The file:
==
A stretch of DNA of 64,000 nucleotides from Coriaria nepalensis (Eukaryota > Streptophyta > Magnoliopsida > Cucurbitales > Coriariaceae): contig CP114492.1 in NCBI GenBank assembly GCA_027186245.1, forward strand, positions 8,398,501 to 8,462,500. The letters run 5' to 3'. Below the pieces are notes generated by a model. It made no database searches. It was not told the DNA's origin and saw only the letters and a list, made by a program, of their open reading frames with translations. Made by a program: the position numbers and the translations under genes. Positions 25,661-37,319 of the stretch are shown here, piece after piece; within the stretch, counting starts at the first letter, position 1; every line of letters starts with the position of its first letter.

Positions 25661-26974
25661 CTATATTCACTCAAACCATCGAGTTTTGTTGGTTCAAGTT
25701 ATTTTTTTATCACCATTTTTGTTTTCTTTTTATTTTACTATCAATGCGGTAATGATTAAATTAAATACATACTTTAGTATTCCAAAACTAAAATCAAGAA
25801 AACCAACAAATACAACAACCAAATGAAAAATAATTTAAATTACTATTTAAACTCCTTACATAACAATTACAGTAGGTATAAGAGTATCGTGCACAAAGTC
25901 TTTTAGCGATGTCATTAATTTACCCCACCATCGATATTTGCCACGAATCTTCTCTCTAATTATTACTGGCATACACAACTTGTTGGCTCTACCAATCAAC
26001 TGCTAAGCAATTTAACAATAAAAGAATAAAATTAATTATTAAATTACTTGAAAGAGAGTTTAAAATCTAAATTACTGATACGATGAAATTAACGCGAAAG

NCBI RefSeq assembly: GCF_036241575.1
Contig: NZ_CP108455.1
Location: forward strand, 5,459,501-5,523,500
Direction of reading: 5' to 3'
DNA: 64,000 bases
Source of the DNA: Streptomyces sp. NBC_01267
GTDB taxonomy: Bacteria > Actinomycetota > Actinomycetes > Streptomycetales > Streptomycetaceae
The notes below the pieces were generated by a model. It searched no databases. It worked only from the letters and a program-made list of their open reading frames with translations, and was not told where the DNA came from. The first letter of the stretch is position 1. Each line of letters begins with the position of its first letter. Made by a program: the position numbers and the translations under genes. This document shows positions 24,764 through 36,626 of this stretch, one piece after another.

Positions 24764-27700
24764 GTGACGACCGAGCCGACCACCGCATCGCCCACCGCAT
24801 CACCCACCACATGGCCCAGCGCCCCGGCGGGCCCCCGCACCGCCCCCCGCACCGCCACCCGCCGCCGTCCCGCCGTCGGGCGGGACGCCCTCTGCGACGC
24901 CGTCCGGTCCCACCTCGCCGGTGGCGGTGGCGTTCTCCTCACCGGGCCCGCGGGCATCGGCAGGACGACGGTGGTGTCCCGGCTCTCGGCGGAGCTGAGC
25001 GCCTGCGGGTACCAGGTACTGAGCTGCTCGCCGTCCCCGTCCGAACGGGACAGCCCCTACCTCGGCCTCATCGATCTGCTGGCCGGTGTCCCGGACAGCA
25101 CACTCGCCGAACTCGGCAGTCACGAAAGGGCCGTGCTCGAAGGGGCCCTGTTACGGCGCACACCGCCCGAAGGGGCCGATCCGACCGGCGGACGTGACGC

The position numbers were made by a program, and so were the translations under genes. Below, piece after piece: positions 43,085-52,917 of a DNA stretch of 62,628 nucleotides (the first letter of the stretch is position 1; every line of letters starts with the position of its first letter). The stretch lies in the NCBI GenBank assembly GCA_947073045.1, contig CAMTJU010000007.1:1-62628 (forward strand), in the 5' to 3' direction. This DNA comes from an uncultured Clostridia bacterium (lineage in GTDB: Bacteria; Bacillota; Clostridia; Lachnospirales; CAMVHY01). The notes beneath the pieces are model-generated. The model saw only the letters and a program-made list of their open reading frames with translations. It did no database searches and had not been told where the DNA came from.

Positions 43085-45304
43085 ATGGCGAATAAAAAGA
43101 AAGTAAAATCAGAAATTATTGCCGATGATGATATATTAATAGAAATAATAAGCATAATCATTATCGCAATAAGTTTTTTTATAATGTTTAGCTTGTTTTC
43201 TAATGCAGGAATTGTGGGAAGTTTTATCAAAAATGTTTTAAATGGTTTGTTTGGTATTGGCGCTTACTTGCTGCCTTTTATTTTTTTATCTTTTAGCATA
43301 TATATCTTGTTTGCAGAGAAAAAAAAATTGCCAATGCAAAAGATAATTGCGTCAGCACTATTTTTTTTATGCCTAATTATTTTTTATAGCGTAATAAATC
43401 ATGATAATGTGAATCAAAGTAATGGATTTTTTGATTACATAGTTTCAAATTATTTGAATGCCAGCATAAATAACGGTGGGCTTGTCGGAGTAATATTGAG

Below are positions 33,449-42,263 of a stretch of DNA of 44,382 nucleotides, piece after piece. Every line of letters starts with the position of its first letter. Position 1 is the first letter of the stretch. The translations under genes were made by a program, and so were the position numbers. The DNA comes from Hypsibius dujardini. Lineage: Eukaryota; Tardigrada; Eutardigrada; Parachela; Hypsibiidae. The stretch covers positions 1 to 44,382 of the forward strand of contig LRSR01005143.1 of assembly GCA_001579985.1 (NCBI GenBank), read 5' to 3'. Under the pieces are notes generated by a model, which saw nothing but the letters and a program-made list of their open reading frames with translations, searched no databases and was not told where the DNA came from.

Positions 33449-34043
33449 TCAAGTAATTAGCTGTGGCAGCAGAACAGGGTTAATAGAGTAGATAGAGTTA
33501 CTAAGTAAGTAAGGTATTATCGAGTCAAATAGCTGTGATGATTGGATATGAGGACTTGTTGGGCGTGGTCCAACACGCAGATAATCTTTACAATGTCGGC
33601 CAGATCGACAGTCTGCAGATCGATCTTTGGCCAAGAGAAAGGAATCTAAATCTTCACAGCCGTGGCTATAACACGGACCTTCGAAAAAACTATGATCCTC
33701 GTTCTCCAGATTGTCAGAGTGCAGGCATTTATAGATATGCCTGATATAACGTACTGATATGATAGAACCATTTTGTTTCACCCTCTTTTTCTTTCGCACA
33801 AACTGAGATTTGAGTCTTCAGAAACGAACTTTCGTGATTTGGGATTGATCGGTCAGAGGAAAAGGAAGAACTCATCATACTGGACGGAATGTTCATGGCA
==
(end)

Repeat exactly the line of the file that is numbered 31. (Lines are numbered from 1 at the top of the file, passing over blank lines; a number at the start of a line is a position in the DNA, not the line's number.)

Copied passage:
33449 TCAAGTAATTAGCTGTGGCAGCAGAACAGGGTTAATAGAGTAGATAGAGTTA